West Coast Summer
September 28, 2010Posted by on
UPDATE: Some of the graphs were in error and have now been fixed, however it didn’t change any of the results.
Back in August I did a post that showed that Los Angeles and San Diego had record breaking cool July’s. I also did a post on the how hot July really was on the East Coast. This time I will do expanded posts on the summers for the West Coast and the East Coast. These posts will have both rural and urban stations, coastal and inland stations with the criteria I looked for was records that went from the late 1800’s to the present in GISS station analysis. You can get the data from here: http://data.giss.nasa.gov/gistemp/station_data/
So we will start on the West Coast with 11 stations in total 6 coastal, 5 inland. I will start in Washington and work south for the coastal stations then do the same with the inland stations.
Here in Figure 1 we see that the summer of 2010 was the second coolest in the Aberdeen record and well below average.
Here in Figure 2 we see that in Astoria while 2010 was below the average temperature it was nowhere close to a record summer, if anything it would be considered just another normal summer.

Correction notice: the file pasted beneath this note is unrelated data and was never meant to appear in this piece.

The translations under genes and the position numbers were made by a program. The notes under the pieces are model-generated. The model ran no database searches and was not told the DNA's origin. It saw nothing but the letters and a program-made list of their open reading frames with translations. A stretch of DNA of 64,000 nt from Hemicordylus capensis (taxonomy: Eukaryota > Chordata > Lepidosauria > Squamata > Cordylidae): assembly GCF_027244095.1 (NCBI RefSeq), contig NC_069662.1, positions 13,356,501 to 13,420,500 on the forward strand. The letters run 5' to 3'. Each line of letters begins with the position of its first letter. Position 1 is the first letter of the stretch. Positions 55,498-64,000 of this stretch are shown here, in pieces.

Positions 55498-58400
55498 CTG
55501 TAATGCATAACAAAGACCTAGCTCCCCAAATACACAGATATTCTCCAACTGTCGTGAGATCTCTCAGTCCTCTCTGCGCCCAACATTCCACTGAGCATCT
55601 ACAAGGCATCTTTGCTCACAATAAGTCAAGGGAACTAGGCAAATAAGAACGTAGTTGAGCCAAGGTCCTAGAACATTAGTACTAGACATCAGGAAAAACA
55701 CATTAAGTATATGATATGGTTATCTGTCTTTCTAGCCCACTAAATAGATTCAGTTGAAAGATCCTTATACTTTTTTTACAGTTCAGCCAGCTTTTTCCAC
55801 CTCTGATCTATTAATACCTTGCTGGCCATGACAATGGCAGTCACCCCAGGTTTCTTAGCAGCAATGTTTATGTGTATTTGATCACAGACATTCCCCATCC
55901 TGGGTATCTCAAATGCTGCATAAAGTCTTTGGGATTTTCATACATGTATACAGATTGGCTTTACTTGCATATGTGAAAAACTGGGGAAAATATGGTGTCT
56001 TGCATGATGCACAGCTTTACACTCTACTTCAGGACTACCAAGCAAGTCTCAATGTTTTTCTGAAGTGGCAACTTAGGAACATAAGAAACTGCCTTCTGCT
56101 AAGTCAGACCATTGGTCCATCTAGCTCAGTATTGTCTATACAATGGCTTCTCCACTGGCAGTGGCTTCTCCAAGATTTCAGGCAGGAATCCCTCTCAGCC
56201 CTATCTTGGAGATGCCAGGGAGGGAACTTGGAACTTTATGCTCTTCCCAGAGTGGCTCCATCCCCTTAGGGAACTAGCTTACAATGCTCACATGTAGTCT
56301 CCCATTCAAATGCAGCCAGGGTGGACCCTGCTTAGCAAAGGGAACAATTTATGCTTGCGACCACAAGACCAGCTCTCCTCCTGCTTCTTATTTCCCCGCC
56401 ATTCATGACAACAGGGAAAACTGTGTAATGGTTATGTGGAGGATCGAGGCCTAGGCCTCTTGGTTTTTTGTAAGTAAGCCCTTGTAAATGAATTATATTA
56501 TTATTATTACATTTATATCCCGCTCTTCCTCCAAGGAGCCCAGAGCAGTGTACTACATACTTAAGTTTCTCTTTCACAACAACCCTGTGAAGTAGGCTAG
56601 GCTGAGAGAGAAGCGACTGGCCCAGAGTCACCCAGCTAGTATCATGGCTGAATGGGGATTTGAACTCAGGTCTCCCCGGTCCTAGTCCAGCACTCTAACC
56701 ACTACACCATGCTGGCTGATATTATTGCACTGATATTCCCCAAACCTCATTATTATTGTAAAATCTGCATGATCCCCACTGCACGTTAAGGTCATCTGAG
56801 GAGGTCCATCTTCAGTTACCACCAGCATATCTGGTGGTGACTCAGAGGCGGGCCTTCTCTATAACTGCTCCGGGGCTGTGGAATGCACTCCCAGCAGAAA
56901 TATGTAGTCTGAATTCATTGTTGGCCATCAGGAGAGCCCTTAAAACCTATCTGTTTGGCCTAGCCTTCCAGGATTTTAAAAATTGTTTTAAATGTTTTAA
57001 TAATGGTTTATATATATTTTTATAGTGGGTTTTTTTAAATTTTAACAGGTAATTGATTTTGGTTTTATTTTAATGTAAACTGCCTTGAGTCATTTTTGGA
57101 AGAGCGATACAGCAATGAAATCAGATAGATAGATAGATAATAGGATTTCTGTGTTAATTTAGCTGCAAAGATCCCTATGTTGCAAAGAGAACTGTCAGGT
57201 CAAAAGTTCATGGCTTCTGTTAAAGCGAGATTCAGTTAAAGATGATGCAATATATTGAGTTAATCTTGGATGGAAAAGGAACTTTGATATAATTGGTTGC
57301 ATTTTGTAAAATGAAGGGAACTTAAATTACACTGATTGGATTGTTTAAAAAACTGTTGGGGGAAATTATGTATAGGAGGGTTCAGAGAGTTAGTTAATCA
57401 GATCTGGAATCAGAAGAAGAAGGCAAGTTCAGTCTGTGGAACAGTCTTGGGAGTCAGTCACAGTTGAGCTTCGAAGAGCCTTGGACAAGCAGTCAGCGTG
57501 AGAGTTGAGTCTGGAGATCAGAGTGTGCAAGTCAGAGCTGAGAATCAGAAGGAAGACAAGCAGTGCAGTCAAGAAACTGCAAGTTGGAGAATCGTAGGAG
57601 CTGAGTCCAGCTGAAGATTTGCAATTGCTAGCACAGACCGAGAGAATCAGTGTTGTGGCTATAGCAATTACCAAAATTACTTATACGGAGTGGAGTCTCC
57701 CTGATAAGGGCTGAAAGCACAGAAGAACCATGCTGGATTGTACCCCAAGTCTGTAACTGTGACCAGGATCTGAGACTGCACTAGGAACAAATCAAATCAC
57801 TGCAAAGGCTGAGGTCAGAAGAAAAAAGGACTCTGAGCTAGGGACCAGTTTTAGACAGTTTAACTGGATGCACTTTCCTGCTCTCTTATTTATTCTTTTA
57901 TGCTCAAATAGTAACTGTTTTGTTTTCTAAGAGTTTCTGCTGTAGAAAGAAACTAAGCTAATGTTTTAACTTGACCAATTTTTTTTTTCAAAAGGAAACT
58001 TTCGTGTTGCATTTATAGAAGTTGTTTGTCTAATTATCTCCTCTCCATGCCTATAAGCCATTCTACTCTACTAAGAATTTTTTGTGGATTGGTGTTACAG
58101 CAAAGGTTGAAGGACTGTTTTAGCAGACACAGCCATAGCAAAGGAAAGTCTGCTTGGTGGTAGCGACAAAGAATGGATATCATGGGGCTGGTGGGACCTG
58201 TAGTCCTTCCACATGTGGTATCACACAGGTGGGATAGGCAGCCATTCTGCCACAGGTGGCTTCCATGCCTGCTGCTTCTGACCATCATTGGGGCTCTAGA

Here in Figure 3 we see Eureka was below average in 2010 but again not a record breaker, it would also be considered just another normal summer.
Here in Figure 4 we see that San Francisco was above average, but not anything special either. What the San Francisco record shows is that you basically have one period below average (1881-1956) and a second period above average (1957-2010), with below periods showing basically a flat trend with in those periods as you can see below in Figures 5 and 6.
Here in Figure 7 we see that 2010 was a record cool summer well below average.
Here in Figure 8 we see that 2010 was also a record cool summer well below average.
So over all out of the 6 coastal stations we have 1 above average, 3 well below average (2 records and 1 second place) and 2 below average but not unusual.
Now lets move onto the inland stations.
Here in Figure 9 we see the Ellensburg is below average but not unusual.
Here in Figure 10 we again see that 2010 was below average but not unusual.
Here in Figure 11 we see that 2010 was above average but again not that unusual.
Here in Figure 12 we see 2010 below average but again not unusual.
Here in figure 13 we see 2010 above average but again not unusual.
So out of the 5 inland stations we have 2 above average and 3 below and all 5 not unusual.
So overall we see record cool summers along the Southern California coast and up north on the coast of Washington, everywhere else up and down the coast and inland was not that unusual for summer with 3 stations a little above average and 5 a little below.